Multiple Agencies, One Common Goal
The art of working with multiple agencies.
FUSE is sometimes the "other woman" at the client-agency table...or wife #2 depending on which culture you're from.
FUSE is sometimes the “other woman” at the client-agency table… or wife #2 depending on which culture you’re from.
Our focus in the marketing space often means we sit at the table with mass, PR and media agencies. And in case you’ve never noticed, agencies can be a touch competitive to say the least. Sometimes, this combination works in an incredibly collaborative and rewarding way… other times it’s incredibly painful for both client and agency. So, how, when and why does it work best? A client recently asked me this question and here are some of my thoughts.
The benefits of working with multiple agencies in a “best-in-class” model (collective of agencies each known for a specific skill/talent all coming together) are well known and offer smart way of managing the ever complex needs of marketing across all mediums and disciplines. The problems with this model is ensuring a) a collective set of marketing goals is being achieved, and b) one brand voice is being presented consistently to consumers. One of the biggest issues is territorialism on behalf of agencies: The old lines between what was “above the line” and “below the line” are all blurred and it’s a bit of a blood bath to see who will come out with the ever prized “digital” and “social media” work (not to mention direct, experiential and promotion).
FUSE has done very well in this multi-agency model because we’re pretty good at playing fair and never claim to do it all, so we view partner agencies as complimentary versus competitive. Here are my tips for clients on how to best manage in this space.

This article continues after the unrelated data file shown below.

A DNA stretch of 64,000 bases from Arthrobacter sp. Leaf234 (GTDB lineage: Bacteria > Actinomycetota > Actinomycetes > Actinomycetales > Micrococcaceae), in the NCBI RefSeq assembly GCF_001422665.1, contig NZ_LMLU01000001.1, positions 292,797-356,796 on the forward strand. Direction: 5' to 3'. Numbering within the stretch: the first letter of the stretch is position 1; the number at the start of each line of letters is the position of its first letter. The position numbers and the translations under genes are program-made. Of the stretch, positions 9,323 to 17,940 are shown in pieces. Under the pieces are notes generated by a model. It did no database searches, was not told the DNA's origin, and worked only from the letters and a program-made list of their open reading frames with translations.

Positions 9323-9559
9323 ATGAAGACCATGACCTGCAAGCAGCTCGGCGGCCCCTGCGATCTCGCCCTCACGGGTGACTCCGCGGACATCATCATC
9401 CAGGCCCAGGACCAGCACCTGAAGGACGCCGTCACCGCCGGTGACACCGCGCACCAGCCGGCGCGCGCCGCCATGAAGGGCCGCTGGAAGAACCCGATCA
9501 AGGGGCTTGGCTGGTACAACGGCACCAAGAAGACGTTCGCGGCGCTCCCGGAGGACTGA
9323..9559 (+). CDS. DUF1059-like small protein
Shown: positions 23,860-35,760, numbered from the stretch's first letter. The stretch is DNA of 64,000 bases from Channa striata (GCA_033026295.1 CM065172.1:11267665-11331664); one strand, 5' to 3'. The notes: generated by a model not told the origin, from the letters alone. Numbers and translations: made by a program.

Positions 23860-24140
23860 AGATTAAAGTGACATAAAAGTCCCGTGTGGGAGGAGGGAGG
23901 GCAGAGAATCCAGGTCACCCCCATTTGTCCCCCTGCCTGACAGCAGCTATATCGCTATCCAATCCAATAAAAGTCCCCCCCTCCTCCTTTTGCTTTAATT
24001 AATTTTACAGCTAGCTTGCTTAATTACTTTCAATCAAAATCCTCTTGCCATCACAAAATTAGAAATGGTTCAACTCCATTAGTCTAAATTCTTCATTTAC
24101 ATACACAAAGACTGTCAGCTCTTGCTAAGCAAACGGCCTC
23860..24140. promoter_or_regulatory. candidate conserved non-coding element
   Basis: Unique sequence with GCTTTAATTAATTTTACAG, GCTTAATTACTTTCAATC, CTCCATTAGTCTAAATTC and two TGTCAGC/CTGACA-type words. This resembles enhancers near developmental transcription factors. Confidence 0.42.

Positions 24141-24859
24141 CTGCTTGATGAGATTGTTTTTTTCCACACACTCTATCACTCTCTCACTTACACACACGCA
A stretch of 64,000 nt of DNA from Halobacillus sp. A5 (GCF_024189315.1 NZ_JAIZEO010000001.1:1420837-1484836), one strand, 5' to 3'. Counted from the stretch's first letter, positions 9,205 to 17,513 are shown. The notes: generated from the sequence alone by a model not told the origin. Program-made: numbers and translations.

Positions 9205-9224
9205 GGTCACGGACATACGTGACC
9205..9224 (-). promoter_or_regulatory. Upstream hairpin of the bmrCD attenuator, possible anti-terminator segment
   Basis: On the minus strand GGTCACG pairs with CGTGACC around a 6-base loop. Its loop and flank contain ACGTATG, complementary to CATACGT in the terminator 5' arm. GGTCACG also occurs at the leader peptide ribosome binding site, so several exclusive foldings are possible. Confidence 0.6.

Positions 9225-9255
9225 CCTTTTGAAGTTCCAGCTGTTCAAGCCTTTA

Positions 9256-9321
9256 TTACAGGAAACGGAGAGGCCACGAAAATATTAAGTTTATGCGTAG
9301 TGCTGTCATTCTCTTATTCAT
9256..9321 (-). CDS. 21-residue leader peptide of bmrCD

- When selecting agencies, look for agencies who are comfortable working with other agencies. It’s easy to find out… just ask. And ask for examples where they’ve partnered with another agency.
- Clarify and publish which agency does what – ideally with the annual plan. Doing this will remove competitive territorialism between your roster of agencies and let people get focused on completing their assignments in a safe, more collaborative environment.
- Assign one integration point person at each agency – make this person accountable for keeping the lines of communications open between all agencies.
- Facilitate a structure for collaboration between all your agencies. With one client, we have quarterly planning sessions where the client and all agencies come together to build out the plan. Each agency takes a turn hosting. And the client insists all egos are checked at the door… all ideas on their business can be shared together.
- When briefing a major program or initiative, brief all agencies together – same room, same time. And then, to make this even more effective, request a joint-agency presentation when it’s time to show creative. This forces the agencies to work together up front… before you see the ideas. It takes an extra 7 – 10 days up front, but saves lots of time on the back end.
- Finally, include an inter-agency collaboration score in their annual performance reviews. Make this a metric by which they are measured and it will drive home the importance.
Some of the most rewarding campaigns I have ever been a part of came out of a multi-agency model. It truly allows a client to tap into the agencies that know their specific stuff best. When everyone is aligned and in a collaborative and safe environment, ideas flourish. And yes, it requires a certain amount of planning… but no more time than a one-stop-monolithic agency would take working through their layers of process… and this model generally costs a lot less. Try it… you’ll love it.
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